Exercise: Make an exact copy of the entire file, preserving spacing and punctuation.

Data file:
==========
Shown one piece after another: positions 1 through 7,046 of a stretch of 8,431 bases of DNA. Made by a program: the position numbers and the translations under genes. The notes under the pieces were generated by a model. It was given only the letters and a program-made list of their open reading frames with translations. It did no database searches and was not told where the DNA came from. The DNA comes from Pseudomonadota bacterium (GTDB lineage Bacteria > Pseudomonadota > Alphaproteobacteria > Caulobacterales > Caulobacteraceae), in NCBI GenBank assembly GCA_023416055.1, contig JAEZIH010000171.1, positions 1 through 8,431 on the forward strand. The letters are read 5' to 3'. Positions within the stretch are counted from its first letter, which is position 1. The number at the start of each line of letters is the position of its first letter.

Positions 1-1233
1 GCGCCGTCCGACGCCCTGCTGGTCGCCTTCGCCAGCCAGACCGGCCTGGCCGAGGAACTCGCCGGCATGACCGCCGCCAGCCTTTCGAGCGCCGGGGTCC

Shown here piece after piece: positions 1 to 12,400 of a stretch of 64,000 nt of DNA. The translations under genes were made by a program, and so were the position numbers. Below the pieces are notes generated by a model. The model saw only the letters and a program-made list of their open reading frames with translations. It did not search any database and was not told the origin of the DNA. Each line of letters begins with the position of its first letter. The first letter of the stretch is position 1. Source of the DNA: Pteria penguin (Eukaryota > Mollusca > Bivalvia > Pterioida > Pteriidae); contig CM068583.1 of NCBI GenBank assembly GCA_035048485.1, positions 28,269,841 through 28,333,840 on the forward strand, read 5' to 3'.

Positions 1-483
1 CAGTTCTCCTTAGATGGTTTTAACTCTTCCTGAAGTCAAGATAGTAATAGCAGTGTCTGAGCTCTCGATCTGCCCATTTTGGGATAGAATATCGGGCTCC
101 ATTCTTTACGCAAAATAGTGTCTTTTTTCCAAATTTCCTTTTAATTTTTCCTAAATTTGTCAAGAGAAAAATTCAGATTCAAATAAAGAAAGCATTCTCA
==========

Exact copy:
Shown one piece after another: positions 1 through 7,046 of a stretch of 8,431 bases of DNA. Made by a program: the position numbers and the translations under genes. The notes under the pieces were generated by a model. It was given only the letters and a program-made list of their open reading frames with translations. It did no database searches and was not told where the DNA came from. The DNA comes from Pseudomonadota bacterium (GTDB lineage Bacteria > Pseudomonadota > Alphaproteobacteria > Caulobacterales > Caulobacteraceae), in NCBI GenBank assembly GCA_023416055.1, contig JAEZIH010000171.1, positions 1 through 8,431 on the forward strand. The letters are read 5' to 3'. Positions within the stretch are counted from its first letter, which is position 1. The number at the start of each line of letters is the position of its first letter.

Positions 1-1233
1 GCGCCGTCCGACGCCCTGCTGGTCGCCTTCGCCAGCCAGACCGGCCTGGCCGAGGAACTCGCCGGCATGACCGCCGCCAGCCTTTCGAGCGCCGGGGTCC

Shown here piece after piece: positions 1 to 12,400 of a stretch of 64,000 nt of DNA. The translations under genes were made by a program, and so were the position numbers. Below the pieces are notes generated by a model. The model saw only the letters and a program-made list of their open reading frames with translations. It did not search any database and was not told the origin of the DNA. Each line of letters begins with the position of its first letter. The first letter of the stretch is position 1. Source of the DNA: Pteria penguin (Eukaryota > Mollusca > Bivalvia > Pterioida > Pteriidae); contig CM068583.1 of NCBI GenBank assembly GCA_035048485.1, positions 28,269,841 through 28,333,840 on the forward strand, read 5' to 3'.

Positions 1-483
1 CAGTTCTCCTTAGATGGTTTTAACTCTTCCTGAAGTCAAGATAGTAATAGCAGTGTCTGAGCTCTCGATCTGCCCATTTTGGGATAGAATATCGGGCTCC
101 ATTCTTTACGCAAAATAGTGTCTTTTTTCCAAATTTCCTTTTAATTTTTCCTAAATTTGTCAAGAGAAAAATTCAGATTCAAATAAAGAAAGCATTCTCA